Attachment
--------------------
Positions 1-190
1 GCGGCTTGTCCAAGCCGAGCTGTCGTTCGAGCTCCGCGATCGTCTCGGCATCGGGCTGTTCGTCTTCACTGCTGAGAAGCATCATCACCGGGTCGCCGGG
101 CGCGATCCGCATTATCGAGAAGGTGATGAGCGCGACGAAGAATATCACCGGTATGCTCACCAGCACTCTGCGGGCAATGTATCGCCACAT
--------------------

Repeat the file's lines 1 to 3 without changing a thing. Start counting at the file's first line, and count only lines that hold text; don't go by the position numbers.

Positions 1-190
1 GCGGCTTGTCCAAGCCGAGCTGTCGTTCGAGCTCCGCGATCGTCTCGGCATCGGGCTGTTCGTCTTCACTGCTGAGAAGCATCATCACCGGGTCGCCGGG
101 CGCGATCCGCATTATCGAGAAGGTGATGAGCGCGACGAAGAATATCACCGGTATGCTCACCAGCACTCTGCGGGCAATGTATCGCCACAT